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Critical Elements' Supplies Worry US Scientists

A leading group of American scientists has joined together to urge the federal government  to secure future supplies of rare earths and other elements critical to the development of new technologies to ensure U.S. energy independence.

The call comes as efforts to develop new energy technologies intensify and China starts to control supplies of many critical elements.

Critical Elements' Supplies Worry US Scientists
"Our report outlines a plan that can help the U.S. take control of its energy future," says Robert Jaffe, professor of physics at the Massachusetts Institute of Technology and co-chair of the study group. "No country can mine its way to ECE (energy-critical elements) independence. Instead, we need to develop an integrated approach to securing supplies of these key materials."

The report is a combined effort by the American Physical Society (APS) and the Materials Research Society (MRS).

In general, the committee does not recommend that the federal government establish non-defense-related economic stockpiles of the critical materials, with the exception of helium.

Helium is found in economically viable quantities only in natural gas reservoirs, occurring at levels as high as 7 percent. Natural gas is extracted from reservoirs at a rapidly increasing rate with helium being vented to the atmosphere.

Helium liquefies at the lowest temperature of all elements and does not solidify, making it important for cryogenic applications.  Also, helium is the only element that cannot be rendered radioactive by exposure to radiation. Helium is also the fluid of choice for advanced nuclear reactor design.

Other critical elements include:
  • Gallium, germanium, indium, selenium, silver and tellurium: All employed in advanced photovoltaic solar cells, especially thin-film photovoltaics.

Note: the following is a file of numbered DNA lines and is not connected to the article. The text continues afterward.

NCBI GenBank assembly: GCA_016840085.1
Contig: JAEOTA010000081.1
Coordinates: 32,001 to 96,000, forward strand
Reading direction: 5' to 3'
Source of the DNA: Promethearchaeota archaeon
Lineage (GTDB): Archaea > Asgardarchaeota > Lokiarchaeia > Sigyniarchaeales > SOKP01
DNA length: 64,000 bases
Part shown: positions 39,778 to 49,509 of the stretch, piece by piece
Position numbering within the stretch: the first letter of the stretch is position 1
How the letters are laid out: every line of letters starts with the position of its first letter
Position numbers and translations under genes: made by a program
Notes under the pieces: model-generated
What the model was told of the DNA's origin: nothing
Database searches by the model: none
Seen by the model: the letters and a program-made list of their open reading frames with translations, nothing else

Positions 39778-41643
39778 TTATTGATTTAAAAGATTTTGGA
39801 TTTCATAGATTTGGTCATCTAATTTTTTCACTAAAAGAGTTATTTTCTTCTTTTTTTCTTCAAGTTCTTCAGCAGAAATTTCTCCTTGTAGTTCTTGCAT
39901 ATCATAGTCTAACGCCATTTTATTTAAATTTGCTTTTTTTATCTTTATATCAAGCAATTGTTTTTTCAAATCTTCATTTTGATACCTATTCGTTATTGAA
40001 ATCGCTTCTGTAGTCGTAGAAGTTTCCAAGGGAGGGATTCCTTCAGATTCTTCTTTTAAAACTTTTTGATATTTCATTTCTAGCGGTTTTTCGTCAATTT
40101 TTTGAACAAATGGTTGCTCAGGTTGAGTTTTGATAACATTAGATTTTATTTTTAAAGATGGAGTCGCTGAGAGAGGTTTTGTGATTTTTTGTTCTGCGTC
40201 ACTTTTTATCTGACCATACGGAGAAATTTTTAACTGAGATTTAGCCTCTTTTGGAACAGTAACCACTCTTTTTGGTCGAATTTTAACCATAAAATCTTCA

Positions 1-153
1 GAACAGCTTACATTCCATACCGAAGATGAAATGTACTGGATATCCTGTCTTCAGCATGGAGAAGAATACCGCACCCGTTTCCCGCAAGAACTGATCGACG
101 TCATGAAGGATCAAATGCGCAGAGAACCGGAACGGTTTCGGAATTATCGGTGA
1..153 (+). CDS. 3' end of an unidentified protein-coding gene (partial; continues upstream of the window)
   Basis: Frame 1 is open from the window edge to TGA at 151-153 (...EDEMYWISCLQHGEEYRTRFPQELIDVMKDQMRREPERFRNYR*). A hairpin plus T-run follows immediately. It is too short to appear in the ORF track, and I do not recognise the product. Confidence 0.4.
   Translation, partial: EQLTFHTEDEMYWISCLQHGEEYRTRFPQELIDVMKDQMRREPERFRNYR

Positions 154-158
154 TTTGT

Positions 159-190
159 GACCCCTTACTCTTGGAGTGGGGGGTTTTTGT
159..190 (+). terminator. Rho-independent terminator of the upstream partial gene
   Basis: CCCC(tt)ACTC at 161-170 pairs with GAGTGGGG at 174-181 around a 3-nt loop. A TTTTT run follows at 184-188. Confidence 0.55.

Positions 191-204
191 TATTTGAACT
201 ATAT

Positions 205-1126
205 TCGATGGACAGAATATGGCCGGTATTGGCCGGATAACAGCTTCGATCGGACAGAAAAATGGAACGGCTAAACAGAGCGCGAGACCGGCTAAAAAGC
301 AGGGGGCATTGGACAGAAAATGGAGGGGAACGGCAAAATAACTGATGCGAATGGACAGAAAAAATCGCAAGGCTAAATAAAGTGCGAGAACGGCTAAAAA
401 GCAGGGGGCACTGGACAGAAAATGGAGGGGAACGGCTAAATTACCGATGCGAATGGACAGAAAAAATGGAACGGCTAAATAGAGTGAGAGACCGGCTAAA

• Dysprosium, neodymium, praseodymium, samarium and cobalt: Used in high-strength permanent magnets for many energy-related applications, such as wind turbines and hybrid automobiles.
  • Most rare earth elements, valued for their unusual magnetic and/or optical properties. Examples include gadolinium for its unusual paramagnetic qualities and europium and terbium for their role in managing the color of fluorescent lighting. Yttrium is an important ingredient in energy-efficient solid-state lighting and lasers.
  • Lithium and lanthanum: Used in high performance batteries.
  • Platinum and palladium used as catalysts in fuel cells that may find wide applications in transportation. Cerium is also used as an auto-emissions catalyst.
  • Rhenium, used in high performance alloys for advanced turbines.

A bill introduced by U.S. Sen. Mark Udall of Colorado (the Critical Minerals and Materials Promotion Act of 2011) makes recommendations similar to those found in the report.

"It's vital that we take steps today that will stabilize the market for energy-critical materials and ensure we have a sustainable supply in the future," Udall says. "The APS-MRS report and my bill provide a solid foundation that, when implemented, will help U.S. companies globally compete in emerging energy industries that are essential to strengthening U.S. economic and national security."

A focal point is a recommendation to establish a research and development effort focused on energy-critical elements and possible substitutes that can enhance vital aspects of the supply chain, including: geological deposit modeling, mineral extraction and processing, material characterization and substitution, utilization, manufacturing, recycling and lifecycle analysis.

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